Wednesday, July 18, 2018

Time to upgrade my Glocks


Glock pistols have been on the market since 1982, and have come to dominate the civilian and law enforcement handgun market in the USA.  They've been through several models as improvements were made, and in response to new technologies and techniques.

I standardized on third-generation Glocks in the late 1990's and early 2000's.  The image below (and the subsequent two pictures) show the mid-size Glock 19 model.  All images courtesy of Glock USA.




They worked very well for me, and their simplicity (with far fewer parts than competing pistols - simple is good!) appealed to me.  When the fourth-generation Glock (Gen4) pistols (shown below) appeared in 2010, they offered a number of improvements, but also had some problems, particularly with their redesigned recoil springs.  I decided to pass, and stayed with my Gen3 guns.




Last year, Glock introduced its fifth-generation (Gen5) pistols, based on the M series handguns developed for the FBI a year before.




The finger grooves on the grip have been removed, a new stippled finish has been applied to the grip, there's an improved trigger mechanism, a flared magazine well, and a number of other upgrades.  You can see a detailed photographic analysis of the differences between Gen4 and Gen5 Glock pistols here.

I had the opportunity to test-fire a Gen5 G19 last week, and was favorably impressed.  It fits my hand better than either the Gen3 or Gen4 models, and is likely to be at least as reliable - possibly more so, given the improved spring in the trigger mechanism (which feels much smoother).  I'm accordingly going to be upgrading some of my Glocks to the new Gen5 Model 19, and possibly a couple of the sub-compact G26 model.  I think the cumulative improvements over two generations have made the switch worthwhile.  They'll make a dandy pairing with the new Ruger PC9 carbine, which I reviewed a few weeks ago, particularly given the latter's ability to swap magazine wells to take Glock magazines.

If you haven't tried the Gen5 Glocks, they're worth checking out.  They're currently available only in 9mm, but I understand a Brazilian police force is testing a model chambered in .40 S&W.  Whether or not that'll join the regular lineup, I don't know.  A word of warning, however:  both Gen3 and Gen4 Glocks are still in production, so there'll soon be more Glock models on your dealer's shelf than you can shake a stick at!  Make sure you choose the right one.  Gen5 models have "Gen 5" stamped on the slide after the model number, as shown below.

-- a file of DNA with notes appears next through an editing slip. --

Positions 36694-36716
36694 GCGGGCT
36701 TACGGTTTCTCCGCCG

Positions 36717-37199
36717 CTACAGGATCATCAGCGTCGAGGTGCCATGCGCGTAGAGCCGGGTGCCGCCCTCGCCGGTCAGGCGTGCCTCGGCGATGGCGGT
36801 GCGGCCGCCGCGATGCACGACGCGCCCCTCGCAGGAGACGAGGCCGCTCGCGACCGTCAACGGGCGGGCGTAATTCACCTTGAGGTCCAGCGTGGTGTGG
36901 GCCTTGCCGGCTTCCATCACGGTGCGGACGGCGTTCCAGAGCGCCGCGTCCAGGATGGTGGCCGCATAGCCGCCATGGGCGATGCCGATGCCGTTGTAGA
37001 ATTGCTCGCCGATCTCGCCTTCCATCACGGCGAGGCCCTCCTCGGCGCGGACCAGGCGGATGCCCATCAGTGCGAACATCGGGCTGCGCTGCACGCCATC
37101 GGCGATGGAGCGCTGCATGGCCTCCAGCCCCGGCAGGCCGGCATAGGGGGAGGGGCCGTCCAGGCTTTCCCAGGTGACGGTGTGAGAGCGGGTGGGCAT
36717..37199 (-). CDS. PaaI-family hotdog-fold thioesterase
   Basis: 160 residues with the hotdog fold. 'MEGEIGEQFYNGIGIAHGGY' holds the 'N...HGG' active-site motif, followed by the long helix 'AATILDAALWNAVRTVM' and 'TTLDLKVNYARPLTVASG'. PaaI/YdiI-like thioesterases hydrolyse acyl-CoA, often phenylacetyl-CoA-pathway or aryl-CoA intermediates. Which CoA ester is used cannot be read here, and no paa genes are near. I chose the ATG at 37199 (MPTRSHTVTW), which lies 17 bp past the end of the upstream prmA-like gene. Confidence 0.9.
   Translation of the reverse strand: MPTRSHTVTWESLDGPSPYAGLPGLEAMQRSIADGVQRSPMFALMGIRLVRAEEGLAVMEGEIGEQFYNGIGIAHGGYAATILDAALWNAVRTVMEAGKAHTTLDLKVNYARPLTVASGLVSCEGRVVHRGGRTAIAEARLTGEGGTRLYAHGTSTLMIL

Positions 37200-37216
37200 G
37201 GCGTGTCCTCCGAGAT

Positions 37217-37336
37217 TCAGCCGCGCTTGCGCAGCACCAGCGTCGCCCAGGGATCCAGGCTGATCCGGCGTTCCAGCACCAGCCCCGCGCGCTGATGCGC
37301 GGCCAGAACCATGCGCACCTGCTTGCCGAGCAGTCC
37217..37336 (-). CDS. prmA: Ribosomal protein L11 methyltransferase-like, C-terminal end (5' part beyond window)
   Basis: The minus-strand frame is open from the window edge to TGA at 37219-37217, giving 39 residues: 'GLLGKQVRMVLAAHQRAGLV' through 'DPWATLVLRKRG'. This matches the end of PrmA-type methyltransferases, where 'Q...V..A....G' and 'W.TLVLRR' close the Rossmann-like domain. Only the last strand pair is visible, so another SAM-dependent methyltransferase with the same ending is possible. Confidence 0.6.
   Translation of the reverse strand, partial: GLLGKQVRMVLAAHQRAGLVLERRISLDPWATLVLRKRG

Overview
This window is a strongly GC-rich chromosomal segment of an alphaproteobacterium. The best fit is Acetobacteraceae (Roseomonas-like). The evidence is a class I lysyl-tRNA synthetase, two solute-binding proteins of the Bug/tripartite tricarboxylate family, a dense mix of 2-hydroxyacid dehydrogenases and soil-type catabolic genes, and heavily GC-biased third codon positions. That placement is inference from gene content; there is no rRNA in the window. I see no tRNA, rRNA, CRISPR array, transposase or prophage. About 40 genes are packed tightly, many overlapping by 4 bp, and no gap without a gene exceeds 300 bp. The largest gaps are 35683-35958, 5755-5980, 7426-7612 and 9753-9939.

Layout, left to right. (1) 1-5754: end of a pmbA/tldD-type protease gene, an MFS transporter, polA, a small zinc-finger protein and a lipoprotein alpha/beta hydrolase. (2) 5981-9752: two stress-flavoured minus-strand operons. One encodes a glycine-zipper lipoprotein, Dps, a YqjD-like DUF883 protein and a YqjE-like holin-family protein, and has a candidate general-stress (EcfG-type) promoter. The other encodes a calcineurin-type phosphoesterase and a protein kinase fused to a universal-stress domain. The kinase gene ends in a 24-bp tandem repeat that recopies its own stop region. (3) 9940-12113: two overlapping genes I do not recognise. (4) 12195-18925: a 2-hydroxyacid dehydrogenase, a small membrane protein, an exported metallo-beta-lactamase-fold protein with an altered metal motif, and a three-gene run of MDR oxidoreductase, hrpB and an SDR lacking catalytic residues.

(Mandatory disclaimer:  I wasn't asked by anyone to write this article, nor was I compensated for it in cash or in kind.  I'm buying my own new pistols out of my own resources, partly by trading in older Glocks and partly by paying the balance of the purchase price.  I'm sharing my views on the new model Glocks in the hope that they'll be useful to those of my readers who also use older-generation Glock pistols.)

Peter

5 comments:

Carteach said...

I'm glad to hear your opinion on this, as I've been considering doing the same (minus the trade in). So far there hasn't been enough improvement to make the switch worth the money. Now.... perhaps.

EF G said...

Most of the "issues" pointed out in the link are in fact issues with Glock in general and not issues with the Gen4.
The dual recoil spring gets a lot of flak just for existing but it was introduced with the .40 and .357 models in mind - all models in a given frame size use the same springs so it made sense to gauge the springs after the heavy recoiling calibers.

Fun Fact: In Germany all Glocks come with the lighter trigger spring already installed from the factory. I don't know why US-wholesellers still order the standard, heavy, spring.

But anyway: Glock never appealed to me and while I know they are good guns I still carry my 3rd Gen S&W :D

Tony Tsquared said...

Stick with your Gen3's especially if you have installed a Gen3 minus connecting bar. Glock changed it with the Gen 4 and also put a dimple in the redesigned trigger bar to eliminate the inherent slop with the new design. Wait on the Gen5's until they get more out there, remember the issues the early G42 and G43's had?

Richard said...

Some observations after using and carrying Glocks ever since I bought one of the first 500 ever imported. I gave serious consideration to moving to the gen 5 glocks and even bought one. After some use I was less than impressed and sold it on.

Why?

- It does not conceal as well as due to the unnecessary mag well flare.

- The trigger is not a net improvement over a broken in gen 3. Over a gen 4? Yes.

- The ambi slide release prevented using my existing holsters due to it sticking out and preventing holstering.

- I am no fan of ambi releases. One more thing to knock on or off at the wrong time.

- Esthetics. If they are going to bevel the front of the slide they should have beveled the fram to match.

Glock did get one thing right. They got rid of the finger grooves!

I ended up going with both a MOS gen 4 19 with a RMR because grandpa eyes need the optic. Probably should have had my gen 3 cut, but that gun is very proven and I don’t mess with proven. I am starting to experiment with a FN 509 after trying lots of other pistols. IMHO the 509 is the gun the gen 5 Glock should have been. It is that good so far. I plan to get it cut for a RMR one of these days. It is a very good pistol albeit like the Glock it has an ambi slide release, which feature was a requirement of the Army contract competition IIRC.

Dave said...

Now if only Glock would join the rest of the pistol manufacturing world (with the possible exception of HK) and use 1913-standard accessory rails instead of their special Glock ones.